Friday, 23 January 2009
Saudara Chicken Rice (balls), Seremban, Malaysia
The observant among you might note that this blog is mainly about London restaurants. Seremban is not a new district in London (in case you’re worried about not keeping up to date with the latest edition of ‘New Districts in London’).
Introducing the new Guest Blogger to this blog, aptly named Guest Blogger (or Awesome as he is known to his friends). Contributing from Malaysia, he’ll be reviewing the well-known well-kept secret restaurants (they do exist) in Malaysia, and I’ll be basing the post on his information.
Where else better to start than with the Malaysian favourite – Chicken Rice. But before I go on, here is a short but interesting theory.
The Economist Big Mac Theory – Burgernomics
For those of you interested in the intriguing concept of the Retail Price Index, Purchasing Power Parity (PPP) and FX rates, you’ll know that the Economist has this thing called the Big Mac index.
This theory basically starts off by saying that a Big Mac in one country should cost the same as a Big Mac in another country, when the currencies have been translated, otherwise one of the currencies is over/under-valued.
For example, if a Big Mac in the US costs US$3.60, and the current exchange rate is US$1.39/£, I’d expect to be paying £2.60 for the same Big Mac in the UK.
However, a Big Mac in the UK actually only costs £2.29 which means that the Sterling is currently undervalued (so true).
The Chicken Rice Theory – Chickenomics
Now, using a similar concept (though not quite), I used to have what I call the Chicken Rice Theory or Benchmark. This is where I compare the prices of food using the price of a portion of chicken rice as the base, and see if the item is worth its value or not.
For example, if a packet of chicken rice costs RM3 and a Subway sandwich costs RM21, the sandwich is a whopping 7 on the Chickenomics scale, making this a No-No expense.
Anything with a Chickenomics scale of 3 and below was considered worth-it, i.e. RM9 and below.
What does this have to do with this review???
Not much, but it’s about chicken rice, so I thought I’d put it in.
This is a shoplot front, which looks alot like other shoplot fronts of shops in Malaysia. Thus, the telling bit is the sign above the entrace which says:
Kedai (shop) Kopi (coffee) & (and) Makanan (food) Saudara (relative)
Shop Coffee and Food Relative actually translates to Saudara Coffeeshop and Restaurant (Saudara being the name and not the literal meaning).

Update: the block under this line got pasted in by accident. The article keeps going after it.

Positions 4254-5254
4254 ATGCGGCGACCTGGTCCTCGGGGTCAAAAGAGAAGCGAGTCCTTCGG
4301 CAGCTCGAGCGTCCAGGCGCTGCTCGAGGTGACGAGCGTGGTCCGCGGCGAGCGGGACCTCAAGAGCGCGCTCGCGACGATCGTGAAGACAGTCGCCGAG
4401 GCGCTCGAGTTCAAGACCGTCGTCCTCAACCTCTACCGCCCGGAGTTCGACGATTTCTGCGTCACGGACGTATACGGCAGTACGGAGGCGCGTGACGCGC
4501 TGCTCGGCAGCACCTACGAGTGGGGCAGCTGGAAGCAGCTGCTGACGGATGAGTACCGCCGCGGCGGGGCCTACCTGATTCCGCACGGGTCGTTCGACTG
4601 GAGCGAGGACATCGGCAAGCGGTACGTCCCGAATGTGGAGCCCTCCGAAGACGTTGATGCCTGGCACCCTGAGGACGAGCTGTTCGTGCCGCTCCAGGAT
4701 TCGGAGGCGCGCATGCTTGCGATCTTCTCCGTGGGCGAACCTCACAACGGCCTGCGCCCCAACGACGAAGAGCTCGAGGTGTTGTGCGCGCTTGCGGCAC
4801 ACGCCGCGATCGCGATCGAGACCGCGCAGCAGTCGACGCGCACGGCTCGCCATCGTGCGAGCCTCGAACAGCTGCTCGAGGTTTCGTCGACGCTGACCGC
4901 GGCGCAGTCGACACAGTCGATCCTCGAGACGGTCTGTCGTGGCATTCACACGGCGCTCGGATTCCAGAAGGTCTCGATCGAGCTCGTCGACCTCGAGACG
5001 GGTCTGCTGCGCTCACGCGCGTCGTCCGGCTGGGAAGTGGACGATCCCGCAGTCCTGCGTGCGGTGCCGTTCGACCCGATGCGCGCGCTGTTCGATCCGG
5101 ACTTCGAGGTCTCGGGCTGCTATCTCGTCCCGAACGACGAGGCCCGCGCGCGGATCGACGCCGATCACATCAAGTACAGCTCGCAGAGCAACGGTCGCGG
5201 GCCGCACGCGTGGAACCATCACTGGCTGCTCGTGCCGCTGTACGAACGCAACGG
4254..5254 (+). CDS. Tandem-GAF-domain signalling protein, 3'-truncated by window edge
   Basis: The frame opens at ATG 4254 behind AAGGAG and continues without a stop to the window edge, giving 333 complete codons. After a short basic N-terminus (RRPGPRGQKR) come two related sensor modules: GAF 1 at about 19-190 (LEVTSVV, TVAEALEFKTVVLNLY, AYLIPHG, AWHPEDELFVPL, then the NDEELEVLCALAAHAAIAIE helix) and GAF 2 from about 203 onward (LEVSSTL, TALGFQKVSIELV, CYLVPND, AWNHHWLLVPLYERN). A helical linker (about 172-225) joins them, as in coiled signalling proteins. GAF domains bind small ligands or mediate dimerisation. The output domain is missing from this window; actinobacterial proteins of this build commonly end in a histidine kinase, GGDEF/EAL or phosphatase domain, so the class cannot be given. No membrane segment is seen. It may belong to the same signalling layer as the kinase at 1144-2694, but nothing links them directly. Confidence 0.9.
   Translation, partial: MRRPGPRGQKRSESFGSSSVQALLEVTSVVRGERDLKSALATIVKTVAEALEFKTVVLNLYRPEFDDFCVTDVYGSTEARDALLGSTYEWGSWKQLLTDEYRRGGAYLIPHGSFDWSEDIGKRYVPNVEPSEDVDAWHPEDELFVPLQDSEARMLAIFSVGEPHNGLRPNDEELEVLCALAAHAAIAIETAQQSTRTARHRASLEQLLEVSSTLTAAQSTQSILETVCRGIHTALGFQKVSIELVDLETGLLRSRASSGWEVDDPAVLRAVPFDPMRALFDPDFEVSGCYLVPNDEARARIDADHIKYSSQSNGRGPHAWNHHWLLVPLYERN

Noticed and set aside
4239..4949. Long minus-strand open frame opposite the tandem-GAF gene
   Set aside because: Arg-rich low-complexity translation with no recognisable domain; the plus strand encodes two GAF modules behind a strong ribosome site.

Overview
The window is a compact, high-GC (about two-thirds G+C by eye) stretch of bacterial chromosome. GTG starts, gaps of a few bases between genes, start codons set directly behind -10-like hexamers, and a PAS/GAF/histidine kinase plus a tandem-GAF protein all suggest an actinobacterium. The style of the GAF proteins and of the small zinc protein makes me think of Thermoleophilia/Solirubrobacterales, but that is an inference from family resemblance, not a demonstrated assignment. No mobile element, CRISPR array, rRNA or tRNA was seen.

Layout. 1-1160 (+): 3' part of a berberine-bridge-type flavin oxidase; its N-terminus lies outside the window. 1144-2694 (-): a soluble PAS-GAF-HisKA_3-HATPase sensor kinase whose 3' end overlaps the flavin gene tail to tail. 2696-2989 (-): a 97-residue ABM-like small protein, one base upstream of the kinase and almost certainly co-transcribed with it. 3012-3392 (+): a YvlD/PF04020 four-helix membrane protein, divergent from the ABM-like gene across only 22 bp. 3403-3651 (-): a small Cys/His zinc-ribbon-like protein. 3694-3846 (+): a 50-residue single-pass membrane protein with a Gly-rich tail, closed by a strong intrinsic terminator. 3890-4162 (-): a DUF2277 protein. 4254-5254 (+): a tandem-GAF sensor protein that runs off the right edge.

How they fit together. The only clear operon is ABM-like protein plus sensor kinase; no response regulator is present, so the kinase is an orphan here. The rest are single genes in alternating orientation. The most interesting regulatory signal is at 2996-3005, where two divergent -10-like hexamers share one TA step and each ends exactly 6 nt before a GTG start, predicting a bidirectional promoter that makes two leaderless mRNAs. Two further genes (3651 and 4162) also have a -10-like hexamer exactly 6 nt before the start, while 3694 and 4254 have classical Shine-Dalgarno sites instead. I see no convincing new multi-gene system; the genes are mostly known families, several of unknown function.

This is what I love about Malaysian shops. You can just sit there for hours without being told you have to:
a) Book a table in advance
b) Order food, as drinks are not available without food
c) Tip (at 10% or preferably 12.5%)
This is the guy doing the cooking and pretty much everything else in the shop. Guest Blogger Awesome actually interviewed the guy, and found out that he’s called Mr Tan and that he’s been learning his skills in this trade from his father, who started the business in 1952.
According to Mr Tan, what he serves is Hainanese Chicken Rice, which is VERY different from Cantonese Chicken Rice. What is the difference, you ask.
Hainanese Chicken Rice is done in the no-frills style, as in the chicken is pretty much boiled in hot water, and taken straight out when cooked. None of that making it look pretty, or coating in flavoured oil business.
(At which point I guess the frills bit is the coating in flavoured oil business.)
Chicken rice balls with chicken (from RM3 to RM4)
Thus, the chicken is served as it comes, and because of that, it’s important that only the freshest chicken for this, preferably female as it has a sweeter and smoother tasting meat compared to the male chicken.
However, because there is no flavoured oil around the chicken, it dries up quicker and becomes smaller. Since the chicken is female, it is also smaller than the male chicken which means that on the whole, it’s more expensive the Hainanese way.
The other difference between the Hainanese and Cantonese version is that the Hainanese version of the rice comes in balls. Chewy rice condensed into a ball, making it even tastier and packed with yumminess.
And finally, how is it eaten? Dunked in lots and lots of chilli sauce, and soy sauce!
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